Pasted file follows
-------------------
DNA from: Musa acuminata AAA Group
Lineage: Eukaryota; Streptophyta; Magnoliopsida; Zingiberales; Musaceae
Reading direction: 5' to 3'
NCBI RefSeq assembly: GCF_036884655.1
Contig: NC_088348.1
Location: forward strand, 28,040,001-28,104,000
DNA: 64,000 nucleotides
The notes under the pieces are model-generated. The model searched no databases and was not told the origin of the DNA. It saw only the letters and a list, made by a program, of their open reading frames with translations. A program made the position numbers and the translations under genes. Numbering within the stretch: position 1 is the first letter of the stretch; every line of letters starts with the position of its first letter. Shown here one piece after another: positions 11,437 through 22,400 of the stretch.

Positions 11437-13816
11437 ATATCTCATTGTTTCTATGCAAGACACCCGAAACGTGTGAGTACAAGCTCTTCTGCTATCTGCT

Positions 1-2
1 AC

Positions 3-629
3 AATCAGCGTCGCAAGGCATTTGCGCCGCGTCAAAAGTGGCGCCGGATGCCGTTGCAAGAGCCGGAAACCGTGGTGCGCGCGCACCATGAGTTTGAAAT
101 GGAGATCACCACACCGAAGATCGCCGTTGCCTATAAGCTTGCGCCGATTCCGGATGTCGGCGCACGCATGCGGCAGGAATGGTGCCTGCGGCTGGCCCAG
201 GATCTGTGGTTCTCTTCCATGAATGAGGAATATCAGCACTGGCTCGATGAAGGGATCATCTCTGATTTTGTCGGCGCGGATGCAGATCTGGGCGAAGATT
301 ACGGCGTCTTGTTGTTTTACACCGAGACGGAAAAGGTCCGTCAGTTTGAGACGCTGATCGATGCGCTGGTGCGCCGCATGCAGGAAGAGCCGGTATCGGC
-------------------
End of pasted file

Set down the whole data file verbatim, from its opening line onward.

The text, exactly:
DNA from: Musa acuminata AAA Group
Lineage: Eukaryota; Streptophyta; Magnoliopsida; Zingiberales; Musaceae
Reading direction: 5' to 3'
NCBI RefSeq assembly: GCF_036884655.1
Contig: NC_088348.1
Location: forward strand, 28,040,001-28,104,000
DNA: 64,000 nucleotides
The notes under the pieces are model-generated. The model searched no databases and was not told the origin of the DNA. It saw only the letters and a list, made by a program, of their open reading frames with translations. A program made the position numbers and the translations under genes. Numbering within the stretch: position 1 is the first letter of the stretch; every line of letters starts with the position of its first letter. Shown here one piece after another: positions 11,437 through 22,400 of the stretch.

Positions 11437-13816
11437 ATATCTCATTGTTTCTATGCAAGACACCCGAAACGTGTGAGTACAAGCTCTTCTGCTATCTGCT

Positions 1-2
1 AC

Positions 3-629
3 AATCAGCGTCGCAAGGCATTTGCGCCGCGTCAAAAGTGGCGCCGGATGCCGTTGCAAGAGCCGGAAACCGTGGTGCGCGCGCACCATGAGTTTGAAAT
101 GGAGATCACCACACCGAAGATCGCCGTTGCCTATAAGCTTGCGCCGATTCCGGATGTCGGCGCACGCATGCGGCAGGAATGGTGCCTGCGGCTGGCCCAG
201 GATCTGTGGTTCTCTTCCATGAATGAGGAATATCAGCACTGGCTCGATGAAGGGATCATCTCTGATTTTGTCGGCGCGGATGCAGATCTGGGCGAAGATT
301 ACGGCGTCTTGTTGTTTTACACCGAGACGGAAAAGGTCCGTCAGTTTGAGACGCTGATCGATGCGCTGGTGCGCCGCATGCAGGAAGAGCCGGTATCGGC